A Handbook of Christian Symbols: King Abgarus

The apocryphal gospel spoken of by Eusebius, and called “Christ and Abgarus”, begins with “A Copy of a Letter written by King Abgarus to Jesus, and sent to Him by Ananias, his Footman, to Jerusalem, inviting Him to Edessa.” This letter opens with greetings to the Saviour, and goes on to urge him to go to Edessa, to cure the king of a serious disease. It adds, “My city is indeed small, but neat, and large enough for us both.” Jesus returned an answer that he could not go, as he must fulfil his mission at Jerusalem, but promised that after his ascension he would send a disciple, who would cure the king and give life to him and to all who were with him. This account ends here; but up to the tenth century there were a variety of additions made to it, until then it had assumed the following form.

“Abgarus, King of Edessa, suffering from the two-fold infliction of gout and leprosy, withdrew from the sight of men. Ananias, one of his servants, returning from a journey to Egypt, tells him of the wonderful cures by Christ, of which he has heard in Palestine. In the hope of obtaining relief, Abgarus writes to Christ, and charges Ananias, who was not only a good traveller but a skillful painter, that if Christ should not be able to come, he should at all events send him his portrait. Ananias finds Christ as he is in the act of performing miracles, and teaching the multitude in the open air. As he is not able to approach him for the crowd, he mounts a rock not far off. Thence he fixes his eyes upon Christ, and begins to take his likeness. Jesus, who sees him, and also knows in spirit the contents of the letter, sends Thomas to bring him to him, writes his answer to Abgarus. and gives it to him. But seeing that Ananias still lingers, Jesus calls for water, and having washed his face, he wipes it on a cloth, on which, by his divine power, there remains a perfect portrait of his features; this he gives to Ananias, charging him to take it to Abgarus, so that his longing may be satisfied, and his disease cured. On the way Ananias passes by the city of Hierapolis, but remains outside the gates, and hides the holy cloth in a heap of freshly made bricks. At midnight the inhabitants of Hierapolis perceive that this heap of bricks is surrounded with fire. They discover Ananias, and he owns the supernatural character of the object hidden among the bricks. They find not only the miraculous cloth, but more still, for, by a mysterious virtue, a brick that lay near the cloth has received a second impress of the divine image. And as no fire is discoverable, except the light that proceeds from the picture, the inhabitants keep the brick as a sacred treasure, and let Ananias go on his way. He gives King Abgarus the letter and the cloth, who is immediately healed.”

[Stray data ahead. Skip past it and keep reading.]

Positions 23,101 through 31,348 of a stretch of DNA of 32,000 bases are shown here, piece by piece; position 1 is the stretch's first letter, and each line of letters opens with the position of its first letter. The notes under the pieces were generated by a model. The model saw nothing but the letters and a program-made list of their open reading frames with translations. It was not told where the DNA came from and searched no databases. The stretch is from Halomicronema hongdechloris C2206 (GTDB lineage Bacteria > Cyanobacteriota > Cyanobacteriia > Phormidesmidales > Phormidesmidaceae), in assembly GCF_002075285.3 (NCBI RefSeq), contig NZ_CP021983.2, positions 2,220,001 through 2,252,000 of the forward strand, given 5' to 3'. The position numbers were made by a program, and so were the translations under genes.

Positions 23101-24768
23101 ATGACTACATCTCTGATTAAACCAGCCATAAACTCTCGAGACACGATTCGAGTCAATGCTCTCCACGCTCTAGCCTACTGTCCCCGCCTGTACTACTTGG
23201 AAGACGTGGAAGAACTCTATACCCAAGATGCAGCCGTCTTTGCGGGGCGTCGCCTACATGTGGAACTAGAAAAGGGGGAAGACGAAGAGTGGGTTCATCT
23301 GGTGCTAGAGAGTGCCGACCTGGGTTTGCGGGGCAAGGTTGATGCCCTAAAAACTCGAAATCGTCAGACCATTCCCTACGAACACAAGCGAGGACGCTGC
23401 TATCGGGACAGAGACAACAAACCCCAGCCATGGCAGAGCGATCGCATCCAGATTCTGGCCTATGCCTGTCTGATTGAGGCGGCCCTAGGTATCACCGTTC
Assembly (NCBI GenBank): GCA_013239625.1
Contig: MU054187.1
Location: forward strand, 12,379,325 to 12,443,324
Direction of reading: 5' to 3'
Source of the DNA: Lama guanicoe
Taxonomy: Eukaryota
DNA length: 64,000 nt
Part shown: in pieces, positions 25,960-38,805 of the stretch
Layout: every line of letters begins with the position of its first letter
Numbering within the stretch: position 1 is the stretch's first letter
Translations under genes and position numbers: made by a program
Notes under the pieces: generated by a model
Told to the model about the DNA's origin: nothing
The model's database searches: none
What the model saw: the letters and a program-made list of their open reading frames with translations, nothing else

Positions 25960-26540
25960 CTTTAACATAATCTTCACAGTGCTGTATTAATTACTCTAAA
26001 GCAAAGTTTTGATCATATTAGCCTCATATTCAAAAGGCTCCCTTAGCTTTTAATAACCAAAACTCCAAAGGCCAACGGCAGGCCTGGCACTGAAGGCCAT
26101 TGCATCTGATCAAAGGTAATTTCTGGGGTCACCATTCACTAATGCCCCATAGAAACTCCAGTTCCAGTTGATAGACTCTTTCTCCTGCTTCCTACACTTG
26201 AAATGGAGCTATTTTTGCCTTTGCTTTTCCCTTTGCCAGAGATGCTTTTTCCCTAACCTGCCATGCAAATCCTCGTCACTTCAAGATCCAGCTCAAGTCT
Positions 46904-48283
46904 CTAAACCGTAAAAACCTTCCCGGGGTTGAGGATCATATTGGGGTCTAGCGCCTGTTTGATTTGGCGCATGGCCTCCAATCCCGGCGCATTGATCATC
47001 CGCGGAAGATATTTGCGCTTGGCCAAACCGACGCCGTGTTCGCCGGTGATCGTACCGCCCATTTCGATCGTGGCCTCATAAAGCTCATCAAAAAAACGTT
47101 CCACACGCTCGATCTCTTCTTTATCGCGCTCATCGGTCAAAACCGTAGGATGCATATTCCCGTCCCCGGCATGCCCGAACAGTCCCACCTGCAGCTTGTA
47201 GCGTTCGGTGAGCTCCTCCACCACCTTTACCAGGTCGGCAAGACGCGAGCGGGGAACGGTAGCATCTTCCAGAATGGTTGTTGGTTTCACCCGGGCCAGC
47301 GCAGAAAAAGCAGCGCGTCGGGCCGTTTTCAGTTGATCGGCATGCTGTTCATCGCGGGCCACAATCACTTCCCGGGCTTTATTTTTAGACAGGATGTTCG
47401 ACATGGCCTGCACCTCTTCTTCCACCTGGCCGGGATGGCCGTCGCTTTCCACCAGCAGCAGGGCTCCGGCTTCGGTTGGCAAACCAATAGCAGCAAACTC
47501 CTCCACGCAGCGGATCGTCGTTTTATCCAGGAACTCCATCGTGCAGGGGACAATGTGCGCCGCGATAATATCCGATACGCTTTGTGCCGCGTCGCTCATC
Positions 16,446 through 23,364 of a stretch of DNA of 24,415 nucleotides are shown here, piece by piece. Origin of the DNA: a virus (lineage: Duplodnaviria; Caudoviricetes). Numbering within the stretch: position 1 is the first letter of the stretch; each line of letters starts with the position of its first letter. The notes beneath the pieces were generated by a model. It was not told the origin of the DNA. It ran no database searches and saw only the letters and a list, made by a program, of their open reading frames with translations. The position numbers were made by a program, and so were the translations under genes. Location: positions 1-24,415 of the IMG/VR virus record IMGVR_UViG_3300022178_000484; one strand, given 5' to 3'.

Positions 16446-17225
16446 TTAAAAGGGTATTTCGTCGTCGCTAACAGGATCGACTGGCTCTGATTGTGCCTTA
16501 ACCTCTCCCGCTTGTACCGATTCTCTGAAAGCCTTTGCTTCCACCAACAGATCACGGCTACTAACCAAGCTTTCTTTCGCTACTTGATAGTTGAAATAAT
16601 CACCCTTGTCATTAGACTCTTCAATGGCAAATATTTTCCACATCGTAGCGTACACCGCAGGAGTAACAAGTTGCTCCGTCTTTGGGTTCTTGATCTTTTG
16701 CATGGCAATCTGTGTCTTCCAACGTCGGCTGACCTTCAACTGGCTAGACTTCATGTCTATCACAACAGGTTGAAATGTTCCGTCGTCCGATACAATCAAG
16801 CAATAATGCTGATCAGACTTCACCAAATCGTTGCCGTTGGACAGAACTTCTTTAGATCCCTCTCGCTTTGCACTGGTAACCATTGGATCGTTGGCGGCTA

This last legend was edited by the Emperor Constantino Porphyrogenitus, and in his time the original napkin was at Constantinople; two others at Rome and Genoa, while a false copy had been sent to the King of Persia. The brick, too, had remained in its first city, but had furnished images to other cities. In fact, the Roman one still exists in the church of San Silvestre. But Constantino has given a third version, which is that Christ, on the way to Calvary, wiped his face ou a piece of linen on which the impress of his countenance was left, and gave it to Thomas, commanding that after his ascension Thaddeus should take it to Abgarus in order to fulfil the promise which Jesus had made. This was done; but Thaddeus first goes to the house of a Jew in Edessa, determined to do some miracles which shall attract the attention of the king. And he heals the sick, until Abgarus hears of him and sends for him, hoping that he is the disciple whom Christ had premised him should come. As Thaddeus enters the room, he lifts up the picture, and so great a light proceeds from it that Abgarus springs from his bed, forgetting all his lameness, and goes to receive the picture. He touches with it his head and limbs, and receives strength. The leprosy disappears except from his forehead. He is converted; and when he is baptized, even the last marks of the leprosy disappear. This legend has been often represented in painting.